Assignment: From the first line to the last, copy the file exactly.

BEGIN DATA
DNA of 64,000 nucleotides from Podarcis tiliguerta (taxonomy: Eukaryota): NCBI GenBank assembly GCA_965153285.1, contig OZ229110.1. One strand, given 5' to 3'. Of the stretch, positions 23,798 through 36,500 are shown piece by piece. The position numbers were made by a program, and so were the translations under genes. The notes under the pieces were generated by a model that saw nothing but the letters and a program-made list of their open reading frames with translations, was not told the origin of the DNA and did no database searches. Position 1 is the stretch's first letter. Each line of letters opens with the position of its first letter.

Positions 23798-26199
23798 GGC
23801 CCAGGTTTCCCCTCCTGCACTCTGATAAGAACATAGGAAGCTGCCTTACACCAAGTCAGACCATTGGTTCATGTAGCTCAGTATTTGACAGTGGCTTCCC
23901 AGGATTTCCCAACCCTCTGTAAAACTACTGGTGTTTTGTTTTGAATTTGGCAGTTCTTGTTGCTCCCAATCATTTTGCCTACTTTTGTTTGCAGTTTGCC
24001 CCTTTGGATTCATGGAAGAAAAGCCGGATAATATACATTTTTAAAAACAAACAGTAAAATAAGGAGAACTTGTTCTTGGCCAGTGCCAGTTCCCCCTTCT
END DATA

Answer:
DNA of 64,000 nucleotides from Podarcis tiliguerta (taxonomy: Eukaryota): NCBI GenBank assembly GCA_965153285.1, contig OZ229110.1. One strand, given 5' to 3'. Of the stretch, positions 23,798 through 36,500 are shown piece by piece. The position numbers were made by a program, and so were the translations under genes. The notes under the pieces were generated by a model that saw nothing but the letters and a program-made list of their open reading frames with translations, was not told the origin of the DNA and did no database searches. Position 1 is the stretch's first letter. Each line of letters opens with the position of its first letter.

Positions 23798-26199
23798 GGC
23801 CCAGGTTTCCCCTCCTGCACTCTGATAAGAACATAGGAAGCTGCCTTACACCAAGTCAGACCATTGGTTCATGTAGCTCAGTATTTGACAGTGGCTTCCC
23901 AGGATTTCCCAACCCTCTGTAAAACTACTGGTGTTTTGTTTTGAATTTGGCAGTTCTTGTTGCTCCCAATCATTTTGCCTACTTTTGTTTGCAGTTTGCC
24001 CCTTTGGATTCATGGAAGAAAAGCCGGATAATATACATTTTTAAAAACAAACAGTAAAATAAGGAGAACTTGTTCTTGGCCAGTGCCAGTTCCCCCTTCT